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iron in some localities, and also of gold in some of the streams. The forest contains spruce, beech, birch, (the yellow and cherry,) hemlock, maple, balsam of fir, lynn or basswood, white and black ash, and a very few pines, elms, and black cherry. In some marshy places, may be found the tamarack. The poplar, white birch, and pin cherry generally make their appearance as a second growth. The streams, in Ripton, are "Middlebury River," viz: the North Branch, the Middle Branch, and the South Branch, ordinarily, not very large; but in 1850, in July, they were swollen to such an extent, by the heavy rains, that East Middlebury was well-nigh drowned out. Some of the small streams which form the South Branch, have their rise in the westerly part of Hancock; the others have their rise in Ripton. The South and Middle Branches unite a few rods below the new sawmill of N. Lewis & Son. The North Branch joins the others a short distance west of the present town line. A branch of New Haven River has its rise in the N. E. part of Ripton. The farm productions consist of oats, Indian wheat, potatoes, some wheat, rye, and Indian corn. Peas, beans, and other garden vegetables, are raised in small quantities for home use; only a few potatoes and oats have been exported, while large quantities of that which constitutes "the staff of life" have been imported. There are only three farms in town but what have changed owners since the first beginning to clear them; and this has been accomplished under many difficulties and privations. The exports of Ripton consist chiefly of spruce boards, shin­gles, clapboards, and square timber, hemlock boards and timber, cord wood, coal, and some hemlock bark. About as many neat cattle, horses, sheep, and swine are imported as ex­ported. Hops have been raised, to some extent, for export. The dwellings of the first settlers were the "log-cabin," thatched with long shin­gles, with a floor made of plank, split and hewed from the basswood; having a pile of stones to make a fire against, with an opening in the roof to let out the smoke. These gave place to more architectural and comfortable buildings as the facility for sawing timber into boards and shingles increased. It is a remarkable fact that the first framed house built in town (and is it not so in most of all the towns?) was made for a tavern; which, in those days, could not be kept without "spiritual knockings" at the bar! If this had been confined to the travelling public, there would not have been so much harm; but those in the vicinity of the tavern are generally the greatest worshippers of this "spirit rap­ping god." However, there were some who would not "bow the knee" to "Bacchus," "nor even kiss his lips." But I am moralizing. The next substantial building was a two-story house, erected by the Hon. Daniel Chipman, about the year 1830, into which he moved, and lived until a few years of his death; when he sold his large house to his son George, and built him a neat little cottage house, in which he lived the remain­ing part of his life. He also erected a good grist-mill, and did more, during the 20 years of his residence in town, towards the increase of the settlement thereof, by good and useful inhabitants, and the promotion of learning and good morals, than any other person who has ever lived in town; but his biography will appear in another article. There are others who have contributed their share in causing the town to be what it is. In 1830-31, Messrs. Geo. C. & Horace Loomis built a tannery, which was sold to Thomas Atwood in 1835, where the Atwoods, Amos A. & Charles E., carried on the business of tanning and shoemaking for quite a number of years; when A. A. sold out his interest there­in to C. E. Atwood, who carried on the works until they were burned in 1852 or '3. On its site, is now a large sawmill, erected and owned by Mr. Norman Lewis & Son. From 1830 to 1840, there were no less than 12 sawmills in town. Lumber bore so high a price in the market, there was a perfect furor; almost every available mill-seat was occupied, and the lots were stripped of their spruces; but, like the hop business, when everybody was expecting to get rich, lumber went down in price, and the mills have gone to decay, — only 1 of the 12 is now doing anything at sawing. But, in their stead, have sprang up 4 good circular sawmills, which cut out more lumber in a year than did the whole 12. All this has had an influence to advance the interests of the town. But still, not more than one third of the good settling land has been im­proved. Much of the land now under cultivation yields a good return to the owners; and the more the forest is cut away, the more the seasons are made to conform with those in the valley of Otter Creek.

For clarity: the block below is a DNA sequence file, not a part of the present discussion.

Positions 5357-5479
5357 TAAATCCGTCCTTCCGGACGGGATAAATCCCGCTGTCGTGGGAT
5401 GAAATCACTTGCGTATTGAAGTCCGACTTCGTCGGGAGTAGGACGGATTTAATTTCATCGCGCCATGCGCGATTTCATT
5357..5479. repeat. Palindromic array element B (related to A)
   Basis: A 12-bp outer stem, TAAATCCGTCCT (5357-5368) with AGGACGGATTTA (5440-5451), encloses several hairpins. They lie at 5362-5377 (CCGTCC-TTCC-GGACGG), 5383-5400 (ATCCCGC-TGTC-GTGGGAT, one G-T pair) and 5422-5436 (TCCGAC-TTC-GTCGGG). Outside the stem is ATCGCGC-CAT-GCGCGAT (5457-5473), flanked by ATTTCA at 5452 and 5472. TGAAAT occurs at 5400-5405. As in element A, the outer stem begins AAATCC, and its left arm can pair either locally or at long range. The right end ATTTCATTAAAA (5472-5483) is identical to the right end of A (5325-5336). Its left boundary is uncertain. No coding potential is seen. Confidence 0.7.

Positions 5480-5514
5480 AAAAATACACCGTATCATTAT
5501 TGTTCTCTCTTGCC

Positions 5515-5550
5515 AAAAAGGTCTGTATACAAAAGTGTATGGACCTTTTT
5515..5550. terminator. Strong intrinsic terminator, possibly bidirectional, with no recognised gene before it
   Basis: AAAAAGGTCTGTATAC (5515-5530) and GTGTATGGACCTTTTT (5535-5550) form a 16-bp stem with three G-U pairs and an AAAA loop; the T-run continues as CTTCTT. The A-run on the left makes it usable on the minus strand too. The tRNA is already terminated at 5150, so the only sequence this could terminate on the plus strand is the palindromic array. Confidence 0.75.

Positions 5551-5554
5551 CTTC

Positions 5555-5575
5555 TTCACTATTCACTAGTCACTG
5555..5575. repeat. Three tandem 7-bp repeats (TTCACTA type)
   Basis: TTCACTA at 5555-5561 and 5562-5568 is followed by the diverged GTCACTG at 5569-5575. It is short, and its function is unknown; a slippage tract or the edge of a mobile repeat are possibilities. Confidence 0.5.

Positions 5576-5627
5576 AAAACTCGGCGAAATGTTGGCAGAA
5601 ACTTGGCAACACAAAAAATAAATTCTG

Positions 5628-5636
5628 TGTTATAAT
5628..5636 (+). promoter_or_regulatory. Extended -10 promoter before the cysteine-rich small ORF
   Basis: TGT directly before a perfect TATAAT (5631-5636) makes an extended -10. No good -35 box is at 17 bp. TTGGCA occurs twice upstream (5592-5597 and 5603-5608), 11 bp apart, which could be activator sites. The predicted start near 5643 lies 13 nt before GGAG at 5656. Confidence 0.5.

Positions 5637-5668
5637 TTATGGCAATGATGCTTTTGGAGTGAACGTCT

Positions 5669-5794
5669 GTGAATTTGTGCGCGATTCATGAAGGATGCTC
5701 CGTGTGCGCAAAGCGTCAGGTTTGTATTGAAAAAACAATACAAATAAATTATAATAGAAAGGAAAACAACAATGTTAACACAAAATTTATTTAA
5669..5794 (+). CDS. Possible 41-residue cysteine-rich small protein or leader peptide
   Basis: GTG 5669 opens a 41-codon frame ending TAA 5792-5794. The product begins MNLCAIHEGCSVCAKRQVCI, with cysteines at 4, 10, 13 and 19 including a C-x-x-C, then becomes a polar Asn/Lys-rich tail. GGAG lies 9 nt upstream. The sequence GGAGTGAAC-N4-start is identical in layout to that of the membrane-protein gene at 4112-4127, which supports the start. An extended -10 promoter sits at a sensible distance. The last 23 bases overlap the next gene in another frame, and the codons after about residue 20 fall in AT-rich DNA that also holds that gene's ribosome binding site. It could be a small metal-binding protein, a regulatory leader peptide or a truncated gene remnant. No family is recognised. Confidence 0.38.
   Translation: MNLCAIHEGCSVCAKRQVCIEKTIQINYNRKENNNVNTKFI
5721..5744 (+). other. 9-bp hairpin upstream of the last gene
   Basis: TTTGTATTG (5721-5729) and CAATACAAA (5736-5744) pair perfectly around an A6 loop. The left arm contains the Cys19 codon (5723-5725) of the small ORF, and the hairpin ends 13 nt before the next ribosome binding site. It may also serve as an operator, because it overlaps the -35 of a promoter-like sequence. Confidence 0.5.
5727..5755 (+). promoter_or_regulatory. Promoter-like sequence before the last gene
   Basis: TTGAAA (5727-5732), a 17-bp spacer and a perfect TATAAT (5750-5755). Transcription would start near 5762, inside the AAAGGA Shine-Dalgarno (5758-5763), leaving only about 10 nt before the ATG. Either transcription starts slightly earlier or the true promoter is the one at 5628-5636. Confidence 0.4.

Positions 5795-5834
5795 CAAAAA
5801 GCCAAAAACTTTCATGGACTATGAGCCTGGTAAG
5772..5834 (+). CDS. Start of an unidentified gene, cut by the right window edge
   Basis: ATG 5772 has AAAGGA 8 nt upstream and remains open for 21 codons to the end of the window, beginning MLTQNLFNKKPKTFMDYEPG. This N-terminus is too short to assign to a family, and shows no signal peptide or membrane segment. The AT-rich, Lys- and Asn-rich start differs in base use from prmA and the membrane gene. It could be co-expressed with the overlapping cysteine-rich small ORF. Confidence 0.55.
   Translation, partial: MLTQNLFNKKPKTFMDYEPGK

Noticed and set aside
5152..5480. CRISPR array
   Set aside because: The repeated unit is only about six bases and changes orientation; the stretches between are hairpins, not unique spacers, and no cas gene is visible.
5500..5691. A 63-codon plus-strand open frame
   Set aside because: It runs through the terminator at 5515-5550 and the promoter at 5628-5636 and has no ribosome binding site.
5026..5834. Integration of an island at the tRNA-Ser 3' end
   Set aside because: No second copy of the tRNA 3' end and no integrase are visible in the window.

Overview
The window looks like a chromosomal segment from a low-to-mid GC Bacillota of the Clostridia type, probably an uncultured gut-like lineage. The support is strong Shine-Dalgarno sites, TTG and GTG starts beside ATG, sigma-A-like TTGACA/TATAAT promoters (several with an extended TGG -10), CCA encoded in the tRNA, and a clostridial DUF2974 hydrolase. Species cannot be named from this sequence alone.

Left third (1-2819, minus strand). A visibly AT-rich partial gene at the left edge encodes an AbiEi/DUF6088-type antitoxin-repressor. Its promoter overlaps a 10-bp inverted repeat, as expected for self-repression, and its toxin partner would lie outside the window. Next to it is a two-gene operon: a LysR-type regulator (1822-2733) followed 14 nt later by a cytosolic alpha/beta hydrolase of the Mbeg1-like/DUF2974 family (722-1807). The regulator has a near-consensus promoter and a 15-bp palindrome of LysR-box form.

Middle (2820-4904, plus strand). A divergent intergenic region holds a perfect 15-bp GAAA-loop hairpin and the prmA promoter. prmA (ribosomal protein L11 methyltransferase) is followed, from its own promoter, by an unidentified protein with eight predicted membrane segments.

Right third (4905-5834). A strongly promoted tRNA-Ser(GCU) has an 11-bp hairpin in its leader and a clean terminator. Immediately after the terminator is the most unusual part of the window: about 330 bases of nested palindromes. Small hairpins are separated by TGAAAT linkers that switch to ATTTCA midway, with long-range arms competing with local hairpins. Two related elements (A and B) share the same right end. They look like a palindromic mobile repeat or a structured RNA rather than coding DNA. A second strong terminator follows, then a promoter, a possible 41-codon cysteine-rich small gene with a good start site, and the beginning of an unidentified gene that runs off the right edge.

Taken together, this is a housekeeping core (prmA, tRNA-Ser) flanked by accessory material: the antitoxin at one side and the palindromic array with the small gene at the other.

Two large coal kilns have been erected in town during the present year (1859), for the purpose of supplying the iron forge, at East Middlebury, with coal. There has been no regular dry goods store in town, — an inconvenience which the people feel to be considerable. Of late years cord wood has been a profitable article of export to Middlebury village. No one born in Ripton has had the misfortune to be a doctor, lawyer, judge, or member of any of the learned professions. Only one has had the honor of being a type-setter and a practical PRINTER. An occurrence transpired on the night of the 31st of May, 1858, which caused about as much horror among the town's people and vicinity, as John Brown caused among the Virginians, except the militia were not called out. They probably would have been, if we had such WISE men here as they had there. On the morning of the next day, June 1, on an extinguished brush heap, was found the body of Jonathan R. Furnal, blackened and burned to a crisp condition, his apparel being totally con-